RED-S Risk Factors for International-Student Athletes: Part one of a first-hand account.

American University sport scholarships can be a huge draw for British athletes. World class facilities, free (or heavily subsidised) education, and the promise of an enriching experience offer a once-in a lifetime opportunity for many. Yet with oceans and borders separating them from family, friends and support networks, international student-athletes (ISAs) can face a number of unique challenges. This two-part blog highlights those which have the potential to contribute to Relative Energy Deficiency in Sport (RED-S) – a syndrome of low energy availability with adverse consequences on mental and physical health – with an aim to increase recognition of risk factors among athletes, coaches and parents.

Personal Risk Factors

Environmental changes

Research[1] indicates an association between transitional life events and the onset of disordered eating behaviours. In addition, being surrounded by new foods, new norms and new people at a time when an athlete may be starting to think more about their diet or bodyweight may increase the likelihood of intentional or inadvertent calorie restriction. ISAs may lack the skills or resources to plan, shop and feed themselves sufficiently for their training; they may not always have access to reliable or accurate nutrition advice; and they may feel overwhelmed by the array of commercially promoted products often marketed above wholesome, nutritious foods.

Internal pressure

ISAs are typically hard-working, committed individuals who are driven to achieve their potential. Moving far away from home and loved ones, choosing a different path to peers, accepting substantial financial support and working with a new coach and team can all add to the pressure of ensuring their sacrifices and privileges ‘pay off’. This in turn may increase the likelihood of taking drastic exercise or nutritional measures (like over-training or calorie restriction) in order to improve performance.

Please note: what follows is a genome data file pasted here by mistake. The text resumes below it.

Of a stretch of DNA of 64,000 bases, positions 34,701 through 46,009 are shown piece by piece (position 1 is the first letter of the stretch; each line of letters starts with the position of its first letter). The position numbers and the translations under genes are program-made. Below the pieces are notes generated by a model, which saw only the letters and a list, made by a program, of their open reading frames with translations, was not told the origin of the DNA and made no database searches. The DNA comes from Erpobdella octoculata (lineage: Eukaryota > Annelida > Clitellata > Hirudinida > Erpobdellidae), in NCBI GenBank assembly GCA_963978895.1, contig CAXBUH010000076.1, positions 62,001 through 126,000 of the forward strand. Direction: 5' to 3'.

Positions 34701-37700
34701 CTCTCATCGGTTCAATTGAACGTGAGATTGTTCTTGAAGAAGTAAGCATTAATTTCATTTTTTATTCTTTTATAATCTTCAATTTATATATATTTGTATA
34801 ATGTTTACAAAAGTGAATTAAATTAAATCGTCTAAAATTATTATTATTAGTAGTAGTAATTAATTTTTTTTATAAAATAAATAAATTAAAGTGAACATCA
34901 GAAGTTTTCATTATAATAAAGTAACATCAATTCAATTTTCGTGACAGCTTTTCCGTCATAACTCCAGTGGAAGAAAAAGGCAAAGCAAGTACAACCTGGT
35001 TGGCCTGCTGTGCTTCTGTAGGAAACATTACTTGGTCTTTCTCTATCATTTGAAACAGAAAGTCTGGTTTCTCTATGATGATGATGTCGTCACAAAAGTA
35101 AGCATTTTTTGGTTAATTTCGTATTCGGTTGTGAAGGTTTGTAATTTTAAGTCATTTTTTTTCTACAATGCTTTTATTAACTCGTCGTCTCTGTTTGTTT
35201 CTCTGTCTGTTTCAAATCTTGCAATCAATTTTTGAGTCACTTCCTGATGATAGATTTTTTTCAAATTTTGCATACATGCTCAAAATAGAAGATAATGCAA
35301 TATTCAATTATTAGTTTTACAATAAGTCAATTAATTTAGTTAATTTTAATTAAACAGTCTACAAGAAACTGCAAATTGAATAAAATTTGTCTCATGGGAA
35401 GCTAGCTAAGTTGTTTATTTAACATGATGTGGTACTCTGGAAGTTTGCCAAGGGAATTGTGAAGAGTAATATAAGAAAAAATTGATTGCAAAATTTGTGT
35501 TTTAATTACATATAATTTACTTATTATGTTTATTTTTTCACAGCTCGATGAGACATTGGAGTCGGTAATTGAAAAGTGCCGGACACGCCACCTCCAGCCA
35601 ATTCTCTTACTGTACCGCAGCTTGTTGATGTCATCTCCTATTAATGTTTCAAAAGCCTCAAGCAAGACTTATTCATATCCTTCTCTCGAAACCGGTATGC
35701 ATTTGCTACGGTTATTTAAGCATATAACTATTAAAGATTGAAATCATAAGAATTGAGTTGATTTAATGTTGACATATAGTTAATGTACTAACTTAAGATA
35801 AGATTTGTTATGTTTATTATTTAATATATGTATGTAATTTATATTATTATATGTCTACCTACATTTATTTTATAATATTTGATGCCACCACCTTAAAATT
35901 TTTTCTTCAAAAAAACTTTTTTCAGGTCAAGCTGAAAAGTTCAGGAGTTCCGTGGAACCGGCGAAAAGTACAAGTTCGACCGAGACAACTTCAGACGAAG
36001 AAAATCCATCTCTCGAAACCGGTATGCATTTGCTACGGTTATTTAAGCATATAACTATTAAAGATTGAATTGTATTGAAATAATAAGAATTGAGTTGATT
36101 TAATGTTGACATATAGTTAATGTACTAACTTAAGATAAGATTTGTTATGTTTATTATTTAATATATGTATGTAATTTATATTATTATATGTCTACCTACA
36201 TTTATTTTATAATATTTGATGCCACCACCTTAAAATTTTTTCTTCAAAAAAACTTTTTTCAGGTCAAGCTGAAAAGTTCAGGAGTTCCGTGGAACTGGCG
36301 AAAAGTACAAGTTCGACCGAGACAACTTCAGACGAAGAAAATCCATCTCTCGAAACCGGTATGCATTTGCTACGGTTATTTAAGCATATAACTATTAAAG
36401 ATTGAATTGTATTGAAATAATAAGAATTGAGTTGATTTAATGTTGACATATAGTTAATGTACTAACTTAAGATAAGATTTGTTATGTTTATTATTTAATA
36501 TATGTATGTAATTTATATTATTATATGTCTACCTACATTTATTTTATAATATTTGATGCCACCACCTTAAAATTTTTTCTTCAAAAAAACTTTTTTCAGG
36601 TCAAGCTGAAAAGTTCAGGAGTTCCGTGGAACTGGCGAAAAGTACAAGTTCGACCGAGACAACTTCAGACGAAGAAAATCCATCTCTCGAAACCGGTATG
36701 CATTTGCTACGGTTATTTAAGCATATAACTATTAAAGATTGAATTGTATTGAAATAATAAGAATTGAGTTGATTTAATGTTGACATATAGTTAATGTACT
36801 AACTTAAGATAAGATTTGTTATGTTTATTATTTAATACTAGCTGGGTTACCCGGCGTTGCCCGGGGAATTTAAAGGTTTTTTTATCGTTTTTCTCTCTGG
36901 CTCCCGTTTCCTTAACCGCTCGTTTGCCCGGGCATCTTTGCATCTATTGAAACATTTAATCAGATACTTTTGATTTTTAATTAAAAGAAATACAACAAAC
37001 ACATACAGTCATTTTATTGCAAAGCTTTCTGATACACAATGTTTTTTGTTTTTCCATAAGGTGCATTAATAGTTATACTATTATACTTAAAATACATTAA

Loss of autonomy or identity

ISAs are often encouraged to select classes that fit around their sporting schedule (rather than academic interest or future career aspirations), which can strongly influence their selection of subjects. In addition, between classes, training, conditioning, physical therapy, team meetings and travelling to and from training and competitions, there can be limited opportunities to ‘switch off’ from sport, self-govern other activities, or focus on different aspects of their identity.

Increased energy requirements

Alongside a potential increase in the intensity or duration of training, ISAs may not be used to travelling to training based on the periphery of a large university campus. In the case of some athletics disciplines (e.g. distance running), activities can be based off-site and require a minibus or car journey which can delay the post-training meal. Athletes may not necessarily consider the need for additional nutritional support in line with these potentially substantial changes.

Lack of social support outside of sport environment

The transition to university is often the first time an ISA has lived apart from their primary support system and it can be hard to build close new forms of support outside the sports setting. Changes in time difference and proximity from close friends and family back at home can alter communication channels and make it harder to reach out for support, especially when discussing personal topics over phone or a video-calls. Those overseas are also less likely to be able to detect changes in an ISAs dietary habits, training behaviours or body composition, which can increase the likelihood of overlooking early RED-S warning signs.

Big barriers to seeking help

Due to the internal and external pressures of ISA life, it may be harder for an individual to accept the signs of RED-S. An athlete showing symptoms may not be willing to confide in anyone for fear of jeopardising their scholarship or being required to undertake treatment that may have a perceived negative performance impact. In addition, they may feel under pressure to appease the coach who dictates their scholarship renewal or team selection.

In part two, we will hear about some of the structural risk factors, as well as some suggestions to reduce the risk of ISAs being affected by RED-S in the future.

Author: Pippa Woolven

Pippa is a GB distance runner who balances elite athletics with full time work for the National Trust. During her university years, Pippa won three British University titles (in Cross-Country and 3,000m steeplechase) and represented England at the Commonwealth Games whilst studying in America on a sports scholarship. Since then, Pippa has battled and overcome several health issues including disordered eating, RED-S and amenorrhea – topics which she now helps mentor others through at www.athletesinbalance.com. Having returned to good health, Pippa was part of the silver medal-winning British Team at the European Cross-Country Championships in 2018 and finished 35th at the World Championships in 2019.

[1] Berge, J. M., Loth, K., Hanson, C., Croll-Lampert, J., & Neumark-Sztainer, D. (2012). Family life cycle transitions and the onset of eating disorders: a retrospective grounded theory approach. Journal of clinical nursing, 21(9-10), 1355–1363. https://doi.org/10.1111/j.1365-2702.2011.03762.x

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